Arms of France ancien

France ancien

In use from at least 1211 until 1376

Blazon: Azure semé de lis or

According to legend, the former (ancien) arms of France originated when Clovis I, first king of the Franks, was baptized. He adopted the lily as his new emblem to symbolize the purity of the Virgin Mary and his new faith. However, despite this legend and its name, the fleur-de-lis (literally, lily flower) doesn’t actually look very much like a lily. Most credible authorities, including Boutell, Dalloway, and numerous French heralds, assert that the depiction is intended as some form of flower, probably an iris, that was later confused with a lily. However, there is a poorly-supported but persistent theory that it is actually a stylized spearhead. While this would explain the bizarre figure of leopard’s heads jessant-de-lis, there isn’t much else to recommend it.

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Arms of Brodingberg, Austria

Brodingberg

Granted 1990

Blazon: Azure semé of hazelnuts a horse salient or

The hazelnuts are derived from the arms of the former municipality of Haselbach (or “Hazel Creek”), while the horse refers to the town’s former business of making deliveries by horse. The tinctures are taken from the arms of the abbey of Rein, who controlled the area after the Dukes of Styria.

Arms of François de Harlay de Champvalon

Champvalon

Archbisop of Rouen 1651-1671, Archbishop of Paris 1671-1695, duke of Saint-Cloud 1674-1695 (1625-1695)

Blazon: Party of eight, I or a fess chequy gules and argent (La Marck), II azure an escutcheon* argent within an orle or and eight crosses couped of the second also in orle (Brézé), III argent three bars gules (Croÿ), IV azure three fleurs-de-lis or surmounted by a baton in bend gules (Bourbon), V azure semé of cross crosslets fitchy or a lion rampant argent (Sarrebruck), VI paly of six or and gules (Amboise), VII per quarterly i and iv lozengy in bend argent and azure (Bavaria), ii and iii sable a lion rampant crowned or, armed and langued gules (Brabant), VIII azure six plates in pile and a chief or (Poitiers-Valentinois); overall in the fess point an escutcheon argent two palets sable (Harlay)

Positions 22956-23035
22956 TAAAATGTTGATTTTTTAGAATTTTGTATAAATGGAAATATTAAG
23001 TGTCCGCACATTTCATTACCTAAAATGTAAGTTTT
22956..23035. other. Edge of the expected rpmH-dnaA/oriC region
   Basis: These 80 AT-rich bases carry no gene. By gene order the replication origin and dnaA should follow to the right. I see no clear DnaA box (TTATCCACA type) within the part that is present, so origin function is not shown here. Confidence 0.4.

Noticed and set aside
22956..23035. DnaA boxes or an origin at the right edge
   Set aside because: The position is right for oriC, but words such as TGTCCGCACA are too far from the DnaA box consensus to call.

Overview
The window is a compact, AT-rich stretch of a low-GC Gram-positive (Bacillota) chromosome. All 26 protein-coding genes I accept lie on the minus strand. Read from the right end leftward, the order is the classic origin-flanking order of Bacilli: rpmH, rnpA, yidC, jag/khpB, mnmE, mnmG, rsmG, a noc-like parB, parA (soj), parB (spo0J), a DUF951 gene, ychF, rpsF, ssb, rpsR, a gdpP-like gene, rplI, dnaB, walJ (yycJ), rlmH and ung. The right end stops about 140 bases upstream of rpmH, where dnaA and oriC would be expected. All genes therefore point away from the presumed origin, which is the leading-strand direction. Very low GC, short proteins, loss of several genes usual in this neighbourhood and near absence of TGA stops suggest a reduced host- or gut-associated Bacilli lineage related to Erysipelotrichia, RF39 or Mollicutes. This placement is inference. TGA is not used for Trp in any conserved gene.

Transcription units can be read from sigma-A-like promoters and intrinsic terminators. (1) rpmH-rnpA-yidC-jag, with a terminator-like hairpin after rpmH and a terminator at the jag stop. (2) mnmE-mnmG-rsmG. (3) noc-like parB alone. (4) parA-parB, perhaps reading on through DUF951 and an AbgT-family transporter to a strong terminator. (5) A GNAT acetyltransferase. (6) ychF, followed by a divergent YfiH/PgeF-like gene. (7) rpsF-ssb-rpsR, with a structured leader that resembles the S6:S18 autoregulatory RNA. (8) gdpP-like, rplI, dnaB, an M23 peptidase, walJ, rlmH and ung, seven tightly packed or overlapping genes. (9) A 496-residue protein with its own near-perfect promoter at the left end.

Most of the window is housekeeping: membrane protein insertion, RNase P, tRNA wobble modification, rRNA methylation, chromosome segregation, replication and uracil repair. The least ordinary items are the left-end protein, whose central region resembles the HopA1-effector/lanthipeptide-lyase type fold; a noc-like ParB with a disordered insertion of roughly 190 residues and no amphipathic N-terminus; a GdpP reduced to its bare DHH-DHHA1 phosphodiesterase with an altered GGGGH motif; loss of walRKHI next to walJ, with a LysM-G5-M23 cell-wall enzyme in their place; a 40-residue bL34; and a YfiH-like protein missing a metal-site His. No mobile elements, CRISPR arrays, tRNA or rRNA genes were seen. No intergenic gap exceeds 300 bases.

*This charge seems to be depicted as a pale couped here instead of the escutcheon specified in the blazon.

Arms of Charles François de Lorraine

Duke of Joyeuse 1688-1702, prince of Commercy (1661-1702)

Blazon: Party of eight, I barry of eight gules and argent (Hungary ancien), II azure semé des lis or, a label of three points gules (Naples), III argent a cross paté between four crosses or (Jerusalem), IV or four palets gules (Aragon), V azure semé des lis or within a bordure gules (Anjou), VI azure a lion counter-rampant or crowned gules (Gueldre), VII a lion rampant sable, armed and langued gules (Juliers), VIII azure semé des cross crosslets fitchy, two fish hauriant addorsed or (Bar), overall a label of three points gules, in the fess point an escutcheon or on a bend gules three alerions argent (Lorraine), all within a bordure gules charged with eight bezants